Headshot of Suzanne Moore

Suzanne Moore

When was the first time you picked up a calligraphy pen?

A few years after getting a BFA at university – as a student of a Benedictine nun. I had admired my (older) brother’s calligraphy. He was studying at Carnegie Tech, which offered extraordinary lettering classes.

What is the best advice you ever received (lettering or otherwise)?

To ” . . . set goals for yourself—imagine something no one has done, make it your own, and excel at it.” (Stella Patri, San Francisco bookbinder, my FGME – “Fairy God Mother Extraordinaire.”)

Why do you letter? What keeps you coming back every day?

The patterns and the possibilities for abstraction and word-based image-making. There is never a dull moment – always more to explore, with materials, color, tools, various media.

What is your dream project?

I’ve been lucky to pursue some of my “dream projects”, through the generosity and trust of collectors who commission my work: Dylan song lyrics, 2 manuscripts and and edition of Zero: Cypher of Infinity, and manuscript books about Scheherazade. I’d like to return to return to some research on Sequoyah, and his extraordinary invention of the Cherokee writing system, and create a book about the origins of Sequoyah’s cursive written forms.

Images from Suzanne Moore’s Planets book

What research do you do when learning or starting something new? i.e. a new style or new project.

After i discover and new subject or book of poetry, I often spend years (at least a couple) reading and researching a subject, sparked by insights, and re-reading prose and poetry, to absorb everything I can about an author or a subject.

My books often have parallel or contrasting themes, so the range of what I read is broad. Each book I make takes me on a journey, and I am challenged and changed.

Name 3 non-lettering artists who inspire you.

Wassily Kandinsky, Mark Rothko, Joan Mitchell (one of the Ninth Street Women, one of “Five Painters and the Movement That Changed Modern Art”.

What do you aim to say with your work?

Since books allow – require – an intimacy with the “reader”, I want to present timeless ideas and concepts with unexpected contemporary imagery (prints, paintings) using lettering to transmit the verbal content and create imagery.

Why do you teach? What is your teaching ethos/style?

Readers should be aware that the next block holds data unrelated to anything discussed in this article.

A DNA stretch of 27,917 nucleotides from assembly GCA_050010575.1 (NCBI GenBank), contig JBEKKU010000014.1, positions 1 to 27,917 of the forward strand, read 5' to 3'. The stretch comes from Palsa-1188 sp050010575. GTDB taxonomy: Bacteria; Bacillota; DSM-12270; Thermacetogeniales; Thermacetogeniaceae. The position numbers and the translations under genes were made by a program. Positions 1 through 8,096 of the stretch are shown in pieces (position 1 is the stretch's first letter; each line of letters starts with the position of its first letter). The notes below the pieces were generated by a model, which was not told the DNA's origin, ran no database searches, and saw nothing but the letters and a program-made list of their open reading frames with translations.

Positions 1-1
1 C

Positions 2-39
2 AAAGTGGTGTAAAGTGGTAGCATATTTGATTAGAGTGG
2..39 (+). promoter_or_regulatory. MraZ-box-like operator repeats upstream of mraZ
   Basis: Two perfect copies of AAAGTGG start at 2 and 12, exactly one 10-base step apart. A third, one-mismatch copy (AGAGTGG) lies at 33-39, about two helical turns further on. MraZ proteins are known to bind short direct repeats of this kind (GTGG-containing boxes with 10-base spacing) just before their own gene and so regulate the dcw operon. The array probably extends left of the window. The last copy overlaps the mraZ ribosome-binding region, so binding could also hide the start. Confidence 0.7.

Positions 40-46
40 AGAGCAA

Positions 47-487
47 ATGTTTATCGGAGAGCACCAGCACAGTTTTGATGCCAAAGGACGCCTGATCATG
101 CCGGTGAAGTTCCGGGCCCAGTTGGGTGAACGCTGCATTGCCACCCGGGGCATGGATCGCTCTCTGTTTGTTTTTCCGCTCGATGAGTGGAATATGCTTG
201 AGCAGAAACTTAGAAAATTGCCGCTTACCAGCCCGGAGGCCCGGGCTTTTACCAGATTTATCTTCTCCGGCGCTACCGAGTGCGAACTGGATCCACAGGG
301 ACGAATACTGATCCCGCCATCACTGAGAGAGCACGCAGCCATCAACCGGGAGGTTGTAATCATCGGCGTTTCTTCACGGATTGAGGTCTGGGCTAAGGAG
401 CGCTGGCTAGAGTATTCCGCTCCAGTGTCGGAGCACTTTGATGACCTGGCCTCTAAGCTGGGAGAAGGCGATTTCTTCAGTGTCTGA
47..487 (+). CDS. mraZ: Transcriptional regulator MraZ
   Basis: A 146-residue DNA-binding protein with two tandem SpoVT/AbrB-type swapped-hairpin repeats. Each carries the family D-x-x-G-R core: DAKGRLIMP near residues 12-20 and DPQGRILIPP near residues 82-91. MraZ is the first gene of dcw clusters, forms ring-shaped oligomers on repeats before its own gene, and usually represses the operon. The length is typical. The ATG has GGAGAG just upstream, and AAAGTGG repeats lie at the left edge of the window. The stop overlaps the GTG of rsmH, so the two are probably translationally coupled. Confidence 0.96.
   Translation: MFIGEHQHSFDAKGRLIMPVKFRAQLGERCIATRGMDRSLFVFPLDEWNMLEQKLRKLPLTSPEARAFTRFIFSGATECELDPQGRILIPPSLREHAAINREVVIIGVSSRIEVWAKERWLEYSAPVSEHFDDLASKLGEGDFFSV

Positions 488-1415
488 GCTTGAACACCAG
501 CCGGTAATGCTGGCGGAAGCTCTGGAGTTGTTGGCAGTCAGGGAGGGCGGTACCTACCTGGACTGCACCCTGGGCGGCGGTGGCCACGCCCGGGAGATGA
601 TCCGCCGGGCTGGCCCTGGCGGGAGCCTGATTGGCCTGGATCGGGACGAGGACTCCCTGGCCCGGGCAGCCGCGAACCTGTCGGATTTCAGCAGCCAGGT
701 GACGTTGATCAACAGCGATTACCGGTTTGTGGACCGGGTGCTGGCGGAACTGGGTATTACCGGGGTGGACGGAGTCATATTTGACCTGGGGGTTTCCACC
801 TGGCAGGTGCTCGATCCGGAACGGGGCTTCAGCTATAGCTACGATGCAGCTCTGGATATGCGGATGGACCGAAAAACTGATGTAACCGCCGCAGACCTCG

I teach to pass on some of what I have learned (often “the hard way”) over decades of work making books, with many design approaches and techniques. I like to think I open doors, offer students good direction, give them some needed tools for the journey, and invite, encourage and challenge them to create unique work.

What is your favorite pastime when not in your studio?

I love to garden, which has changed dramatically with a move from the Pacific NW to the Sonoran Desert.

What jobs have you done besides being an artist?

I’ve been a car hop in Pittsburgh, renovated historic homes, designed and installed exhibitions of rare books and manuscripts, (Stanford, Greene Library), and I was an art director for an extraordinary team of artists at American Greetings.

Q from a long book of Qs, to create imagery for a passage from Rilke about “living the questions and loving the questions.”

How do you combine all of your many eclectic interests into one cohesive body of work?

Making manuscript and edition books allows an artist to create a rich, unfolding story, the length and depth of which is only limited by the maker’s time and energy.

You were an apprentice of Thomas Ingmire. Having a mentor with such a strong individual style must have its pluses and minuses. How have you found your own voice and style?

The transition from student to professional is always a tricky thing, and before moving to San Francisco to study with Thomas, I was fortunate to have exceptional professors in the BFA program at university. Knowing and working with someone who works every day as an artist, and seeing some of Thomas’s work unfold, and talking candidly about our work was a privilege.

In preparation for his workshops, we prepared countless quills, made and tested gesso, and I matted dozens of small pieces of his art, which gave me experience, inspiration and insights about life as a “maker.” My voice was there – somewhere – before I studied lettering. My introduction to the rich and diverse community of calligraphers, fine printers and bookbinders in the Bay Area in the early 80s, and then to the world of books, at Stanford, and through my sweetheart (later husband, Don Glaister), then moving to the large community of working book makers in western Massachusetts all enriched my life and challenged me to conjure unique work.

Collaborations with artists, illustrators, printers, and bookbinders inspired exploration that continues. Curiosity and a vision of “what is beyond”, is part of my being, as a member of an energetic and inventive family of engineers and architects. I think of books as portable places. I combine images and text to create spaces offering respite, escape, illumination and inspiration, as well as being vehicles for posing questions for reflection.

. . . and I took Stella’s advice to heart. (see #2).

The journey continues to unfold, as I make work that I hope offers rich layers to consider, and the ultimate connection to the viewer – touch.